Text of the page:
Cambodians prepare for worst as poll tension grows: Fears of violence lead to stockpiling of food and arms in run-up to Sunday's multi-party elections
Friday 21 May 1993
The tension can be sensed at the usually bustling central market, where most of the gold, jewellery and watch stalls are closed. Only a sprinkling of shoppers can be seen, stocking up on rice and canned food. They fear the market will close if there are attacks on the capital during the six days of voting in the United Nations-supervised elections, starting on Sunday.
Nov Wan, 61, a mother of eight, has stocked up on rice and is prepared to board up her house and stay inside. 'I won't go anywhere except to vote,' she said. Her neighbour, Preap Rors, added: 'I am worried about the situation, but I must vote because I want a new government.'
Sa Vet, 40, who owns a tiny food stall at the market, said he sold more than 2,000 cans of sardines this week. He usually sells fewer than 100. The market's moneychangers are almost out of high-denomination banknotes. They say people have been frantically buying 500-riel (6.5p) notes, the largest available, because they will be easier to carry if they have to flee their homes.
All Cambodia's factions signed the UN-sponsored peace plan in 1991 but the Khmer Rouge is boycotting the poll and has been blamed for attacks that have killed and wounded dozens of UN personnel in the past two months. It is widely feared that the group will attack polling sites. The head of the UN peace- keeping force, Lieutenant-General John Sanderson, yesterday authorised other Cambodian factions to launch attacks to protect polling stations.
A number of university students and other people with families outside the capital have left for the provinces. Those with more money, mostly Cambodian-American entrepreneurs and political candidates, have sent their families abroad in the past few days. Flights out of the country are fully booked.
Many of those staying are buying guns and ammunition. Gun-sellers in Phnom Penh's covert arms bazaar say that in recent weeks a number of wealthy businessmen and factory owners have bought AK-47 automatic rifles, costing about pounds 45, to defend themselves. Bullets were selling fast at pounds 13 for a case of 700. One dealer said even UN officials had been buying weapons.
UN military personnel have been ordered off the streets by 10pm. Those in Phnom Penh, who have been unarmed throughout the 14-month operation, have been told to carry weapons on duty, and the families of UN staff were ordered last week to leave Cambodia until after the election.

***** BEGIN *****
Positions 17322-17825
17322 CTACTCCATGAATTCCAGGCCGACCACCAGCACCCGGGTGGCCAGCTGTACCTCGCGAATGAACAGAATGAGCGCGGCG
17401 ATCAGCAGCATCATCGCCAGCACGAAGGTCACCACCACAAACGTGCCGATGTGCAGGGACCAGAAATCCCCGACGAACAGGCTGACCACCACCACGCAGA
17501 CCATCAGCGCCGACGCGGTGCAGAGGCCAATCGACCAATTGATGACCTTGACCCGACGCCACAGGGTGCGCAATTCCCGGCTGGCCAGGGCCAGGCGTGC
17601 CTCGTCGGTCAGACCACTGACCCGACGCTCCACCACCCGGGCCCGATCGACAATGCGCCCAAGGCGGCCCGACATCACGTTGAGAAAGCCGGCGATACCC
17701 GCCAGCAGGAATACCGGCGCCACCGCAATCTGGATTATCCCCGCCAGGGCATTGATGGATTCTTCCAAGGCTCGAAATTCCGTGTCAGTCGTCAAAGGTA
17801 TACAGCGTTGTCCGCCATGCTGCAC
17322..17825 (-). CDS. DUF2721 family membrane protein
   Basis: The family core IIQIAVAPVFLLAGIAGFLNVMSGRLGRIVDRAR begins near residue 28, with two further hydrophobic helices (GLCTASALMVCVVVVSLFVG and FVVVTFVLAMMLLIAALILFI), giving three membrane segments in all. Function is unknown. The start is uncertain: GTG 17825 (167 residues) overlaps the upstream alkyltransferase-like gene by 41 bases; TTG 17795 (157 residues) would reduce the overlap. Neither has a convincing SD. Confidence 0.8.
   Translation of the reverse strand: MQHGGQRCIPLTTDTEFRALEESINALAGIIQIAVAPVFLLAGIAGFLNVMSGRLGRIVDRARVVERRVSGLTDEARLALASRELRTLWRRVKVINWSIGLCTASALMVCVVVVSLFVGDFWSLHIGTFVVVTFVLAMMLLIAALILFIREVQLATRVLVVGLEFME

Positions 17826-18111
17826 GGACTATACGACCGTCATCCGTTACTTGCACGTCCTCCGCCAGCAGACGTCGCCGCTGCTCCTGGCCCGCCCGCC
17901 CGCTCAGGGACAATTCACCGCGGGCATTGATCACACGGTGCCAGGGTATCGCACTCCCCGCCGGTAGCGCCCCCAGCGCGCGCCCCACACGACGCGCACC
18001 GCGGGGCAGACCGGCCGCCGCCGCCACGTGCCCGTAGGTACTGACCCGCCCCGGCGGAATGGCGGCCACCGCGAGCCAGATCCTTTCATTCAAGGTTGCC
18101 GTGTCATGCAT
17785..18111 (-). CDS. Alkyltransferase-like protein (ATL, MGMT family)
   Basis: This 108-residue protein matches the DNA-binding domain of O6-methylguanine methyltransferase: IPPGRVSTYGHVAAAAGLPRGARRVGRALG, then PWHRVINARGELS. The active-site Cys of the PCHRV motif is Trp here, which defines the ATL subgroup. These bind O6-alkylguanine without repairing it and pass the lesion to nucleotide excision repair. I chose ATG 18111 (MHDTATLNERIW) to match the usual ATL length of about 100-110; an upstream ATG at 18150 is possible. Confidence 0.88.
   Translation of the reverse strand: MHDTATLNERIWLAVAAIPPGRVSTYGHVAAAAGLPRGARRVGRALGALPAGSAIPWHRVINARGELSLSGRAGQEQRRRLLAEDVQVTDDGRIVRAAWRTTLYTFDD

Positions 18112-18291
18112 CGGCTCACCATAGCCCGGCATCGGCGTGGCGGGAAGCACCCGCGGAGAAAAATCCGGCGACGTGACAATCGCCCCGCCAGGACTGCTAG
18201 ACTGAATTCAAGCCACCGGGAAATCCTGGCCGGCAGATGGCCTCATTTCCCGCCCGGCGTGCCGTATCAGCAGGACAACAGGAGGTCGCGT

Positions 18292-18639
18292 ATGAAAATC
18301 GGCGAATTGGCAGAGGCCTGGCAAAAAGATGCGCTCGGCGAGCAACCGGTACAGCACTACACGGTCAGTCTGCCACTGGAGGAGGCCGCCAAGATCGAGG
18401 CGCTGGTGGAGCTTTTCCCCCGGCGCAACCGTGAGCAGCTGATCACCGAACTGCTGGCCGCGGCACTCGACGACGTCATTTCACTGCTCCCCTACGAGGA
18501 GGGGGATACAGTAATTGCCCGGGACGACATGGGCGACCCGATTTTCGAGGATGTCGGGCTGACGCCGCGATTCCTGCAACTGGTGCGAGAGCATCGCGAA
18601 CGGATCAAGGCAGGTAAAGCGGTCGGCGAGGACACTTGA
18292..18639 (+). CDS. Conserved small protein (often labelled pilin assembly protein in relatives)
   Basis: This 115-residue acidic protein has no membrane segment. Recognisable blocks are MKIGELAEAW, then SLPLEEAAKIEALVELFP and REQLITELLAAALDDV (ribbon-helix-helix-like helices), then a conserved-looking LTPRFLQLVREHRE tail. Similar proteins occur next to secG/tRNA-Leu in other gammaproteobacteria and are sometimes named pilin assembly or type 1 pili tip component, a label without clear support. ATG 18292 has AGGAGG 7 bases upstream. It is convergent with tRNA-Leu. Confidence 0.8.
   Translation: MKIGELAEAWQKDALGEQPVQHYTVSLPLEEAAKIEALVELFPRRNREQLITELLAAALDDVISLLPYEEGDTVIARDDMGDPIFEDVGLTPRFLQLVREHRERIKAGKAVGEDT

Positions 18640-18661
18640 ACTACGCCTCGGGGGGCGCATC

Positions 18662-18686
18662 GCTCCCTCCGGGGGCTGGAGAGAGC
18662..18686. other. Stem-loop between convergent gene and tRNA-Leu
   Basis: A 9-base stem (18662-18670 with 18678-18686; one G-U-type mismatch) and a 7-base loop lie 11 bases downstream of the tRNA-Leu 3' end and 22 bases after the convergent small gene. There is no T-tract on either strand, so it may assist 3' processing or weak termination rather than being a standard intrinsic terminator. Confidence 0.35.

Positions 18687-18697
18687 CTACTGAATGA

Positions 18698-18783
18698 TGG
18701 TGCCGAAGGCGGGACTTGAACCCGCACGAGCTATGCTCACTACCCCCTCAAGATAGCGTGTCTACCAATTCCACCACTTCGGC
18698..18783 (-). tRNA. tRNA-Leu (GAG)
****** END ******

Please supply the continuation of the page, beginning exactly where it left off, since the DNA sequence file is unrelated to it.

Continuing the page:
Yesterday Prince Norodom Sihanouk, regarded by many as the sole hope for healing Cambodia's deep wounds, announced that he would return from Peking tomorrow. Earlier he had said he could not come back to Cambodia because of poor health. 'I had to retain distance from the entire electoral campaign to underscore clearly that I am not linked to any political party,' a statement from Prince Sihanouk said. He added that neither he, his wife nor his staff would cast their votes.
Fighting between the Khmer Rouge and Phnom Penh government forces was reported yesterday in the provinces of Kompong Thom, Kampot and Siem Reap. Several UN peace-keepers were evacuated from their post in Kompong Thom after suspected Khmer Rouge attackers began shelling a nearby government position.
Emergency call 'started off dumb, but got pretty serious'
Britain First criticised for using actress's memory to draw attention to their 'hate-filled home page'
Thought you'd seen it all after the Jeremy Paxman interview?
Greatest mystery about the hit BBC1 show is how it continues to be made at all, writes Grace Dent
"History is violent," says the US Army tank commander Don "Wardaddy" Collier
Striker's four-month ban for biting an opponent expires on Friday
Argentinian scored 'rabona' wonder goal for Tottenham in Europa League – see it here
- 1 This 'woman calls police to order pizza' story isn't going where you're expecting
- 2 Watch what happened when food critics were unknowingly served McDonald's
- 3 Jimmy Carr's controversial Oscar Pistorius joke goes a bit too far at the Q Awards
- 4 Ottawa shootings: Bruce MacKinnon's cartoon is the perfect tribute to soldier Nathan Cirillo
- 5 Of course, teenage girls need role models – but not like beauty vlogger Zoella
Isis releases first video showing the stoning of woman accused of committing adultery as her father shouts 'don't call me Dad'
This 'woman calls police to order pizza' story isn't going where you're expecting
FCKH8: YouTube reinstates provocative anti-sexism video showing young girls swearing
Diwali: What is the festival of lights – and how is it celebrated around the world?
Jimmy Carr's controversial Oscar Pistorius joke goes a bit too far at the Q Awards
Of course, teenage girls need role models – but not like beauty vlogger Zoella
Cameron is warned 'no possibility' of UK reducing immigration and that bid to bring in quota on migrant workers would be illegal
Support for EU membership 'at highest level since 1991' with most Brits wanting to stay 'in'
Thousands with degenerative conditions classified as 'fit to work in future' – despite no possibility of improvement
Residents should throw a street party and mix with immigrant neighbours, councils told
Attacks on 'Ukip Calypso' show how skewed people’s priorities are
£120 - £125 per day: Randstad Education Luton: The Job Randstad Education are ...
£350 Per Day: Clearwater People Solutions Ltd: Our client based in Reading are...
competitive benefits: Sauce Recruitment: Outstanding analytic expertise is req...
Highly Attractive Package: Austen Lloyd: A VERY HIGH QUALITY FIRM - A high q...